Apple’s spotless education record among richer students at higher-learning institutions in the US opened another chapter today, as it presented digital textbook software and services at the Guggenheim Museum in New York.
The Apple propaganda machine suggests that education was one of the late Steve Jobs’ pet projects. And so we have iBooks Author, iBooks 2 and iTunes U.
Apple’s presentation broke down into three parts. First came its new iBooks 2 software, which allows for interaction with textbooks directly from your iPad: read, comment, annotate, highlight, create cue cards and so forth all with a few swipes of your digit. Easy if you have a tablet already.
To complement iBooks 2, Apple will be introducing iBooks Author, which, like the name implies, will be the textbook authoring tool of choice of iBooks products. This might be a point of discussion for education roundtables. Freedom to pen your own content is great, but making that teaching material might warrant some supervision from the school board.
The software appears to work wonderfully, though. You can flow a word document or a presentation straight into a textbook with a few clicks and generate some highly-attractive digital content to sell off or circulate. Ironically, self-generated content of this calibre would be one of the first to fall to SOPA-like legislation.
Finally, because Apple thinks there’s serious money to be made, enter iTunes U. It’s an app that will buy you textbooks straight to your iPad. Apple’s electronic textbook service has extended its curriculum to K12 as well as university goers and was presented hand in hand with educational publishing industry heavyweights. The names of Pearson and McGraw-Hill had been thrown about lately in online media and today we saw HMH and Dorling Kindersley (DK) added to the mix.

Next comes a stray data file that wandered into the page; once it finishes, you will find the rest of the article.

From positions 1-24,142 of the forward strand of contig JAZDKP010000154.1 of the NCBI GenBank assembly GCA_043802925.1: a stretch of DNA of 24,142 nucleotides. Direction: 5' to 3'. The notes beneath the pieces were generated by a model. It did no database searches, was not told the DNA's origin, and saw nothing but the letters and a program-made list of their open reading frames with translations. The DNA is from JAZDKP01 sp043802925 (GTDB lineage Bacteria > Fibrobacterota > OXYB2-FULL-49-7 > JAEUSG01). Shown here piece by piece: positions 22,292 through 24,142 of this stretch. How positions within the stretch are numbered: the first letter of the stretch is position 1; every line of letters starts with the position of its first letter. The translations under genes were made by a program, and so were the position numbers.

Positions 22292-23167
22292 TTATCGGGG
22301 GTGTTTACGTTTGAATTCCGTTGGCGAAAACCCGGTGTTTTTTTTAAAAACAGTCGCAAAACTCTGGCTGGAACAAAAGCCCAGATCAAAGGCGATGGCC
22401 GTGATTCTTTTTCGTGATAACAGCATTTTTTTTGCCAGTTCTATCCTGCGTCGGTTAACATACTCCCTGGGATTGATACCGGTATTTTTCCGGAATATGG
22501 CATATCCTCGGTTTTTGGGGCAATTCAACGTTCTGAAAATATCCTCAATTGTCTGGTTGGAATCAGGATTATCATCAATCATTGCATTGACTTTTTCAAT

iTunes U is obviously cloud-based, so there is an invisible infrastructure behind it that will allow teachers to deliver content and interact with their students inside and outside the classroom, bandwidth and internet connection providing. iBooks and iTunes U also looks at one of the greatest problems with electronic textbooks and electronic courses: feeding content back into the system, which could possibly be solved by this service, providing students to remotely submit essays, research projects or even exams.
Several things come to mind with these launches. First of all, iPads replacing textbooks and allowing content to be centrally distributed from local media servers – in specific universities or in school districts – to the student body will teleschool the next generation of young American adults, if the system allows it.
Another scenario that plays wonderfully into iTunes U is the concept of the digital classroom. In Europe we don’t up and move 2,000 miles to go to university – we commute most of the time. In the USA it’s a different situation. Considering some universities are already offering free degrees by remote learning schemes, it wouldn’t be too complicated to envisage how an electronic textbook curriculum can be turned into a business model.
Duke, Stanford and Yale are some of the most notable universities who’ve jumped on this opportunity to offer online courses with digital textbooks.
The question is about how locked-in Apple’s approach will be. With this move, Apple may popularise digital learning, but if it continues to use its walled garden way of thinking, it might find itself usurped by others who think it’s quite a good idea, and already have the ecosystem for it.
*EyeSpy We were guessing about this earlier. Turns out that the domain iSchool.com redirects straight to the Apple website – yeesh, what has Cupertino got in store for the students of America?